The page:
For nearly ten years after its introduction, the AR-3 was widely regarded as the most accurate loudspeaker available at any cost, and was used in many professional installations, recording studios, and concert halls. Many well-known professional musicians used AR-3 loudspeakers because of their excellent sound reproduction. In the early 1960s, AR conducted a series of over 75 live vs. recorded demonstrations throughout the United States in which the sound of a live string quartet was alternated with echo-free recorded music played through a pair of AR-3s. In this “ultimate” subjective test of audio quality, the listeners were largely unable to detect the switch from live to recorded, a strong testament to Acoustic Research's audio quality.[5]

 

The company also established music demonstration rooms on the mezzanine of Grand Central Terminal in New York City and on a street corner of Harvard Square in Cambridge, Massachusetts, where the public could stop by and listen to its products, but no sales were made there. This low-key marketing innovation caused a major increase in the company's business.

 

The AR-3 was subsequently replaced by the AR-3a in 1969, with a new dome midrange and tweeter reduced in dimensions, for even better mid and high frequency dispersion. On September 13, 1993, an AR-3 was placed on permanent display in the Information Age Exhibit of National Museum of American History at The Smithsonian Institution in Washington, DC.

 

The AR-3a was subsequently replaced by the AR-11 and AR-10pi in 1977, which both shared the same improved tweeter and midrange domes. The 10pi even had woofer/bass response adjustment switches to allow for a variety of room placements. The new tweeter used in the AR-11/10pi had notably brighter high-frequency response partly to compensate for less dispersion than the tweeter of the AR3a.

 

AR went on to introduce many other notable designs, and by 1966 the company had grown to hold 32.2% of the U.S. domestic loudspeaker market, based on the IHFM and High Fidelity surveys statistics for that year. This was the largest product market share ever held by a loudspeaker manufacturer since statistics have been kept in the industry."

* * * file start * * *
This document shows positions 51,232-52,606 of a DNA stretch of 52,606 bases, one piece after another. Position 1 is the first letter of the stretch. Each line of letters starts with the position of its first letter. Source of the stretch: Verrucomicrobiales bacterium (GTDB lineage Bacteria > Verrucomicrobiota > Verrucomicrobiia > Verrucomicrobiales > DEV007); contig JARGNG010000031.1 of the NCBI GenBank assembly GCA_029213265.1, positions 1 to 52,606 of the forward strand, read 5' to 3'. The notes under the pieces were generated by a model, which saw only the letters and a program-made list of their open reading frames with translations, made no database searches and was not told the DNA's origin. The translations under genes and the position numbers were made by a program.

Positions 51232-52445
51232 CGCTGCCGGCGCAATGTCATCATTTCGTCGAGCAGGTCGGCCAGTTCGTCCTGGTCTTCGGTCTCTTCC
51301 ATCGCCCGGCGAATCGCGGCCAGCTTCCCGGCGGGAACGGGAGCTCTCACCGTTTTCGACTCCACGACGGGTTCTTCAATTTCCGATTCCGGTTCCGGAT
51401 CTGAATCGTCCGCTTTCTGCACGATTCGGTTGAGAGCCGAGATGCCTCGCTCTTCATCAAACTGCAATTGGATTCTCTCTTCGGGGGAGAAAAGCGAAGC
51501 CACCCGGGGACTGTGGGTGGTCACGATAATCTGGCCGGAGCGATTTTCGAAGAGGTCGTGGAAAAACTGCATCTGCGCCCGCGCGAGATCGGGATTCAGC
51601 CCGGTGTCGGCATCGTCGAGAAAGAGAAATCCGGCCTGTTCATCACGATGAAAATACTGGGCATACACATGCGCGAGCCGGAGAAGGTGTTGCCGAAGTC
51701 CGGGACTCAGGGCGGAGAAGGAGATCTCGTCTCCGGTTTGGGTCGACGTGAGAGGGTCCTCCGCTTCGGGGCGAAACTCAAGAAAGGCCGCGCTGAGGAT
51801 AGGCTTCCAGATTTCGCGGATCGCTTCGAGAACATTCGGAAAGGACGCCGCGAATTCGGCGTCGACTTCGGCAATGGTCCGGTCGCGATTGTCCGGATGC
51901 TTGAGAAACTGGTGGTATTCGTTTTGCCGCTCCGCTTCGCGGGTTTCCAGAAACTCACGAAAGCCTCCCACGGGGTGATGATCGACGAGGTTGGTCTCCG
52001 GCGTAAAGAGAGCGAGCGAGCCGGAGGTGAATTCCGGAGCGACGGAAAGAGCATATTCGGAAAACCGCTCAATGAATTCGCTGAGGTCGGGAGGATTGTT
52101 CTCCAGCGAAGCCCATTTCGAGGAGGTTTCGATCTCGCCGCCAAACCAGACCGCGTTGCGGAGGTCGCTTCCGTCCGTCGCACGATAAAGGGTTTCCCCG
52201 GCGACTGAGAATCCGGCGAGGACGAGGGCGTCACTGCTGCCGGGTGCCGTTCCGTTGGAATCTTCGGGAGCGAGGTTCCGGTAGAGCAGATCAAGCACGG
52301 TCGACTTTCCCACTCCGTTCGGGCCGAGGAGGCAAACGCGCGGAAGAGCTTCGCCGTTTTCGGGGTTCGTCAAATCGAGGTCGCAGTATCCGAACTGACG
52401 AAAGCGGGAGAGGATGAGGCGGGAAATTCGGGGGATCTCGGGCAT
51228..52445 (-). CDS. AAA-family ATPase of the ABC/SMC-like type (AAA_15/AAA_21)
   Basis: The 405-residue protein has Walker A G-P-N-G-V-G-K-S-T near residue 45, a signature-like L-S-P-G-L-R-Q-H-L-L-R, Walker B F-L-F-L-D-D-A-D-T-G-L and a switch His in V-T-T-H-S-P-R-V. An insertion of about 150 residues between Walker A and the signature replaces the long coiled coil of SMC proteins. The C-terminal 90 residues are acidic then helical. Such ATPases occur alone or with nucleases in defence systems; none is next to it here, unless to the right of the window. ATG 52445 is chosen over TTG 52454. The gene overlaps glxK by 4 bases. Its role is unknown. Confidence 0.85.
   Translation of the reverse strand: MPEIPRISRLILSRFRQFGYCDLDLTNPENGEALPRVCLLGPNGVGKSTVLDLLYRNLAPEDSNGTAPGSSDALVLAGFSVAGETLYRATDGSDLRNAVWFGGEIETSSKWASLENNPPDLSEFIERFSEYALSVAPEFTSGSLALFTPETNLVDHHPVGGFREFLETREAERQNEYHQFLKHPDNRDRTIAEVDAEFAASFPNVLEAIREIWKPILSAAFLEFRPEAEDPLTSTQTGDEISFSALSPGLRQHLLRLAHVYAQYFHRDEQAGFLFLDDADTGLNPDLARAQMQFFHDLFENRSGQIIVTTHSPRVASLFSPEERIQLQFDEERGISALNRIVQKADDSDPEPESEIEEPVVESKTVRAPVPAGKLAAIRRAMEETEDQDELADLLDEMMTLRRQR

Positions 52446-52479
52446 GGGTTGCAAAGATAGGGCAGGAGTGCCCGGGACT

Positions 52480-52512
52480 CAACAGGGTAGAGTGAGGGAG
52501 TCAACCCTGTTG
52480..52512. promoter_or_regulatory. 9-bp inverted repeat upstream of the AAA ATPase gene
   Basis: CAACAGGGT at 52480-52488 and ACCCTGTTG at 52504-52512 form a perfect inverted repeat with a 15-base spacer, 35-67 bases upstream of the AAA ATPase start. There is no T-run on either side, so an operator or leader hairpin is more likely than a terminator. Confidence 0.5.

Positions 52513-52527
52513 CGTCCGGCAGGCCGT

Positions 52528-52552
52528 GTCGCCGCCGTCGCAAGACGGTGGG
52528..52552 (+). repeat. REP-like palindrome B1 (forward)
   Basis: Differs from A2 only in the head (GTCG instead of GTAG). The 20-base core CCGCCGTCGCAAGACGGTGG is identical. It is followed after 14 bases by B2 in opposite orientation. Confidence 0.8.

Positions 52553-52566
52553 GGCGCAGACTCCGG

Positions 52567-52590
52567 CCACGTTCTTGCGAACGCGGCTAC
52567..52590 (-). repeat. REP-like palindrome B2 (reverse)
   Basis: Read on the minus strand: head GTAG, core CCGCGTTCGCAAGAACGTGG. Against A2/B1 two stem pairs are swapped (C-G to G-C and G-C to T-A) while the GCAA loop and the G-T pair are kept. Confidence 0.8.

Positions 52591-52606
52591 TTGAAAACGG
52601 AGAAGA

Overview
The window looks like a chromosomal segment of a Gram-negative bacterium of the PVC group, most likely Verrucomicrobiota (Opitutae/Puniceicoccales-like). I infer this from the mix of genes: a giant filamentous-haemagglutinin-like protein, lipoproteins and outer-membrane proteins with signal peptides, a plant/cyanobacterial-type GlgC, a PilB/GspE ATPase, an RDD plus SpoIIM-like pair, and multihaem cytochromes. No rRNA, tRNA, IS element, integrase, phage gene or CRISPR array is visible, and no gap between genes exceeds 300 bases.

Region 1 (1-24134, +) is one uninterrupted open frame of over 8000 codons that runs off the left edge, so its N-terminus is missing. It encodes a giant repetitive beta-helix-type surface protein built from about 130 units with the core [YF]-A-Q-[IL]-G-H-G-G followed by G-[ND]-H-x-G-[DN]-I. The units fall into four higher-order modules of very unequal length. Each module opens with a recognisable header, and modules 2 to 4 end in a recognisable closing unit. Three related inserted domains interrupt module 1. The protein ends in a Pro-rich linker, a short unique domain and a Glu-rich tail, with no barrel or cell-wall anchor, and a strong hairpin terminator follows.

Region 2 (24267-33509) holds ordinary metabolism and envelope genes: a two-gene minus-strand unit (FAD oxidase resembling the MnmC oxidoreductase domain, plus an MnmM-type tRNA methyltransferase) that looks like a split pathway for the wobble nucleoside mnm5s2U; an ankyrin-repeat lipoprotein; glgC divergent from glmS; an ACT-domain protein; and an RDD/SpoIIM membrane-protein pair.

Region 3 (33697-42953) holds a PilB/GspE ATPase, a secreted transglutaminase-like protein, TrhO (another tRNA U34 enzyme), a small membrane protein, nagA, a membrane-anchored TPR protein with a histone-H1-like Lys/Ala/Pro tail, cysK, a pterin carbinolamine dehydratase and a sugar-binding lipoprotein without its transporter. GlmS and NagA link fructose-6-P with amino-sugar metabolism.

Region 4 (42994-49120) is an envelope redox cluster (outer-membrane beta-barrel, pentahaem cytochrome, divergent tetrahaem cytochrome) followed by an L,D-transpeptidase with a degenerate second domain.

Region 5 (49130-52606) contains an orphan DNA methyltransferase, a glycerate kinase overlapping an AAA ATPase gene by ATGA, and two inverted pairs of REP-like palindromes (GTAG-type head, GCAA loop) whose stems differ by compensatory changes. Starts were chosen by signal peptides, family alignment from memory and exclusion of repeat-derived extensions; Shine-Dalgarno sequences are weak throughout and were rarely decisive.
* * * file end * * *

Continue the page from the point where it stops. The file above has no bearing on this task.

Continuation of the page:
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On 17/12/2020 at 12:05 AM, almikel said:

I can see why you regard yourself as Mr Generalisation

 

What is "good filtering"?

  • steep crossovers that reduce "out of band" content for drivers?
  • sensible parametric EQ that doesn't make the room sound worse at different listening positions?

What do you mean by eliminating the noise in between vocals, instruments etc.?

  • I completely accept that reducing distortion is a worthwhile goal in any playback system
  • and that when the "off-axis" response of speakers bounces off walls to combine with the direct sound at the listening position, if the "off-axis" sound is different to the "on-axis" sound then they won't combine very well at the listening position - but this wouldn't be regarded as noise

Generally I would agree - better gear sounds better - but with audio the $ spent doesn't always equate with "better" gear.

And there's areas where money is best spent...IMHO the priority should be:

  1. the room
  2. the speakers
  3. everything else

Mike

Hey Mike. 
Im not capable of talking tech about how components filter out noise to create a blank background, I don’t even understand how caps work.
All I know is the better the gear, the blanker the background. It’s as if you pay up to eliminate unnecessary sound. it’s what you don’t hear that makes music beautiful.

I have a Belcanto Dac2.5 going into a Michi RHB-10 that feeds my ATC scm40 speakers. I’ve never heard the music I like presented better.

Tony

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On 15/12/2020 at 2:31 PM, Cloth Ears said:

Well, the OP was asking "...what do members prefer" in regards to " 2 way and 3 way speakers".

Indeed.   People can say "I prefer X" without generalising.

 

OTOH... when they say "all 2 ways are like this.... and all 4 ways are like that.... etc."   Then that's often not helpful for peoples understanding ('cos they're wrong).

 

Eg.  I like 3 ways because they have lower distortion ... or more bass.... or more even coverage pattern.... (or whatever) ...... than a 2-way (or single driver) speaker.

 

That is a generalisation, which isn't always true.

 

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On 14/12/2020 at 9:01 PM, almikel said:

Hi Dave - OK I'll bite - what do you regard as the "important things"?

 

Mike

 

reasonable frequency response vs angle ... and low enough distortion for the SPL 

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On 12/12/2020 at 12:18 PM, Dirkgerman said: